Sunday, January 28, 2018

MEC Winter Classic 2018 - Race and Pace

So I got up today with a plan to go for a long run, and watch a 5K race in the park. I had hoped to do some work with my friends during their warm ups before the race as well.

Then a spare race bib popped up and the opportunity to pace a fellow racer came up. Not my plan originally, but hey, what could it hurt.

Another warm up and soon I was on the start line, the new day's plan was to help pace Lindsay (and anyone else) to a sub 20 min 5k, and then we were off.

Now this day was a huge change from a couple of weeks ago. Back then this race was postponed due to extreme cold. Today it was 5C and overcast. Warm enough that we ran in singlets (and I wish I had changed to shorts but there wasn't really enough time for that. That made the course interesting. The ice was gone (for the most part), but replaced with puddles and soft muddy ground. Not ideal conditions for speed, especially when taking into account the very hilly terrain.

So maybe this wasn't the ideal 5km course for a PB, but that shouldn't stop us from trying. 

My goal was simple, try and even the pace out and particularly slow it down at the start. Also I had to take into account the hilly nature of the course and while not pushing my runner too hard.

So the race started well. I held the pace back to 4 min/km. Then we picked it up a little before a big hill, which I knew would slow us down. I wasn't too worried about loosing speed in the beginning as the second half is fast. By kilometer 2 we had slipped to a 4:08 average pace but the course flattened and we were back at speed again. Then one more steep hill and our average pace stayed the same.

Then the downhills began. The trick here isn't to try and crush the downhills, but to use them to gain some time. And that we did, and by kilometer 4 we were at 3:59 for an average pace and Lindsay was hanging tough.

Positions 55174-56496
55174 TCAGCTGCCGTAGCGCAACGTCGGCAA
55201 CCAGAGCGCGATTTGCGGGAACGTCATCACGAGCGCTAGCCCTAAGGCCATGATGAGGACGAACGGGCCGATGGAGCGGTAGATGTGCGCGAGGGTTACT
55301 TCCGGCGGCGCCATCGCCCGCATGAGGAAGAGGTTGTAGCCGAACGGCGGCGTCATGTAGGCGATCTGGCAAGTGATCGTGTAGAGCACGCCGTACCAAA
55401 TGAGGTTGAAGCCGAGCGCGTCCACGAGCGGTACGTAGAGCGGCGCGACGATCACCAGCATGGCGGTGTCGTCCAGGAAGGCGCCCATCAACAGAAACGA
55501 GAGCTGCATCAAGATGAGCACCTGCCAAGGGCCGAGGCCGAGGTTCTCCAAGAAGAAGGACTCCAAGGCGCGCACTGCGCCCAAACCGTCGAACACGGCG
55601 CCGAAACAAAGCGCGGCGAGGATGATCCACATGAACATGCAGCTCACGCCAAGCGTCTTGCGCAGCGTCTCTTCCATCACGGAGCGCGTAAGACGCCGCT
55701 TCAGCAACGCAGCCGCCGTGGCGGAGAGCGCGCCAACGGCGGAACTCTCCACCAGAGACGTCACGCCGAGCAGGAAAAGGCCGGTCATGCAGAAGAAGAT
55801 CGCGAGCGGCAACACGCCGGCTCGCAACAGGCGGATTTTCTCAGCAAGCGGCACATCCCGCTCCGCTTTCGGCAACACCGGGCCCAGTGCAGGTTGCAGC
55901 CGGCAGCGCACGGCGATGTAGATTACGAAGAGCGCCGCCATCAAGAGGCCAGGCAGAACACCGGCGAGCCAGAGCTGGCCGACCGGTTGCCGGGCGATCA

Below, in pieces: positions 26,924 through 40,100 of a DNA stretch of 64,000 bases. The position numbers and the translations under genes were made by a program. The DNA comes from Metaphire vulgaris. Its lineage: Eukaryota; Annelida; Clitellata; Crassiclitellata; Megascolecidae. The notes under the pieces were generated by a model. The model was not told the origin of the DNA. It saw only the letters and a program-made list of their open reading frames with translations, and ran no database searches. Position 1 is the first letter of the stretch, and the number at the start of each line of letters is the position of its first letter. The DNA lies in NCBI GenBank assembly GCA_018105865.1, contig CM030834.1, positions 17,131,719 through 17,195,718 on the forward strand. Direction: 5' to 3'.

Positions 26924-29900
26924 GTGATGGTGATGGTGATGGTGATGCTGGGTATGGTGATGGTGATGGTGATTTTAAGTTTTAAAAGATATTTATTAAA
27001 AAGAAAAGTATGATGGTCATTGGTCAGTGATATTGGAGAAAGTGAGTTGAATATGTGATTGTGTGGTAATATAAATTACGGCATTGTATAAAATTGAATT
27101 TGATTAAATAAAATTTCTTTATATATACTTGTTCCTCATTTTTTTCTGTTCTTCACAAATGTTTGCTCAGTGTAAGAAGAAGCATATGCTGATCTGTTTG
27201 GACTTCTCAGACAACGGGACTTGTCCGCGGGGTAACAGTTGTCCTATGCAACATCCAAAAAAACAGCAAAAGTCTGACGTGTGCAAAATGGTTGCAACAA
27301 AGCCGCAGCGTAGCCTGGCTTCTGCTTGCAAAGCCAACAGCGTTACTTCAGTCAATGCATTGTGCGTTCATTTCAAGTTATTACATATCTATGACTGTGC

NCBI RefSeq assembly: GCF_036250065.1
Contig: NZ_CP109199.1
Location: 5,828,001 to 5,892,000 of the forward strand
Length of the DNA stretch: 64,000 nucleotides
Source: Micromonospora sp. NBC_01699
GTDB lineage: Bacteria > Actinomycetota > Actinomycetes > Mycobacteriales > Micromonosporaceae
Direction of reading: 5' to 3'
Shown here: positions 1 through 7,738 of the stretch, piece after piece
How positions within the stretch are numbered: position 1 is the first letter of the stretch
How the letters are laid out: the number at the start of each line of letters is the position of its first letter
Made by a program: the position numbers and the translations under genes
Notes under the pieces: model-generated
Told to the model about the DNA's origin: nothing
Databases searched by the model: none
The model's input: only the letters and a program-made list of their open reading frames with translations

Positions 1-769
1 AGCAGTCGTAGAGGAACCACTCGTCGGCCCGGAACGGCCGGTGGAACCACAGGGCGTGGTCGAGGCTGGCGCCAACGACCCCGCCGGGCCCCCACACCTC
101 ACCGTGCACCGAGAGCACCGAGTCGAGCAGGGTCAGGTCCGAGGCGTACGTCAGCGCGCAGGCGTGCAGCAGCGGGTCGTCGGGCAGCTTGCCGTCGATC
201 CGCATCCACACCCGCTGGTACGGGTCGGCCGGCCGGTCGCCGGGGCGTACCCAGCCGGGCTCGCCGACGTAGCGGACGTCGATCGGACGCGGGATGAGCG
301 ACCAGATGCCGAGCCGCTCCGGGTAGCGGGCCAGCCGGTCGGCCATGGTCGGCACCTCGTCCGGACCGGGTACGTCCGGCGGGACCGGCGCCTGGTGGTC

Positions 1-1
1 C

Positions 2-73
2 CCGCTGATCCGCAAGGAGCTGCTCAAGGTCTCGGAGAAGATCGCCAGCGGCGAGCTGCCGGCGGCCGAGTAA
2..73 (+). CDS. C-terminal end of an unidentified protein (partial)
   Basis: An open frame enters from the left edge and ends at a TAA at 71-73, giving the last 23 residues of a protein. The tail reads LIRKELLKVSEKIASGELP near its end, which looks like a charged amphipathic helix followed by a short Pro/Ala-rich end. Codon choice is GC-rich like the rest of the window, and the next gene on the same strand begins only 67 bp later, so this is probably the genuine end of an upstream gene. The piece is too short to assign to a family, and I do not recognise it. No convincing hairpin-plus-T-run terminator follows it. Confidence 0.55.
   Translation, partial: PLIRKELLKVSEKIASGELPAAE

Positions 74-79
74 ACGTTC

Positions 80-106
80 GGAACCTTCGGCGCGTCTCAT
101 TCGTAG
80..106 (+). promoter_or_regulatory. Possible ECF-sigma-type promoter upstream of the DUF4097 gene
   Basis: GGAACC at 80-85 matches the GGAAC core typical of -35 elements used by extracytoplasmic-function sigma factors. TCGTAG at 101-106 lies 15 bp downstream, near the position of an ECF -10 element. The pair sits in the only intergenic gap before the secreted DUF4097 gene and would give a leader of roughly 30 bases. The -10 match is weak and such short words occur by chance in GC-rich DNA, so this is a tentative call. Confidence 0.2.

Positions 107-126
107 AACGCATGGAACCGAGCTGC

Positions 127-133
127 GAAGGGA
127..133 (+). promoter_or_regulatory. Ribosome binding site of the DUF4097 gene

The final kilometer is kind of rolling and with the muddy ground, it was important to not lose focus. So I kept up the chatter to help focus us on our goal. Finally the time came. We were 400m to the finish with a small uphill. Another runner had stuck with us, and I wanted to make sure we pushed Lindsay through for a high placing finish. So we picked up the pace slightly. I pushed us over the hill and sent Lindsay on her way. She finished in 19:28 (chip time) and 1st female. I ended up 1 second behind and 3rd overall.

Soon Craig came in just behind us for a sub 20 min 5km to start the year, also awesome. A lot of other BLT Runners came pushing through as well, and it was great to see them all.

So maybe it wasn't the plan, but heck, it was a fun Sunday run (we followed it up with an easy 11 km in the park to end the morning).

This year is looking good.

Monday, January 1, 2018

2017 By the Numbers

Well every year I like to throw out my numbers from the various sports I have taken part in. Sometimes those numbers go up, sometimes down, all depending on whether or not I focus on a specific sport or maybe get a small injury. 2017 saw some great distances achieved in running and I think, a lot of that was down to staying quite injury free for the year.

I don't tend to set specific distance goals but it is nice to see how things stacked up compared to other years.

2016 saw me injured a couple of times, though managed I some decent results. 1865 km from 2016 turned into 2342 km for 2017. No significant injuries that stopped me from running was the key. And that consistency saw me achieve some PBs in the Half Marathon distance. Now firmly in the 1:20 Half world, I think 2017 was a success.

Last year I thought I did fairly well on the bike at 4809 km. That included the fact that I commuted less by bike than ever before due to local construction issues. This year I beat that by a fair margin at 5739 km. I commuted more often by bike as I started a new job. I didn't go on any epic rides this year though except for a couple of 65 km rides. Maybe 2018 brings back some bigger distances rides?

A broken local pool meant that my swimming took a huge "dive" this year. A mere 28.450 km versus 103 km from 2016. Um, I guess that's why my one triathlon this year didn't go as planned.

Overall a good year. As I mentioned, decent running results, but then again, a focus on running will do that. I also started coaching a few runners as well, and in that found some great success. Hopefully those runners now understand that a good solid plan and consistency is what one needs to gain ground. 

And as always I like to mention my Movember Race. Over $4000 raised and donated to the Movember charity is one of the numbers I am most happy with.

Goals for 2018? Not really. This year I am just going to see where the journey takes me.

Welcome 2018!

Thursday, December 7, 2017

That time I was World Record Holder - Butterfly Barrel Race 2017

 So my friend Luke at Aerobics First wanted to figure out the best way to get runners involved in one of his charities, buying water barrels for African women, to help them transport clean drinking water more easily.  The barrels are relatively cheap for us in North America, but an essential tool for survival in may of the poorest areas of Africa.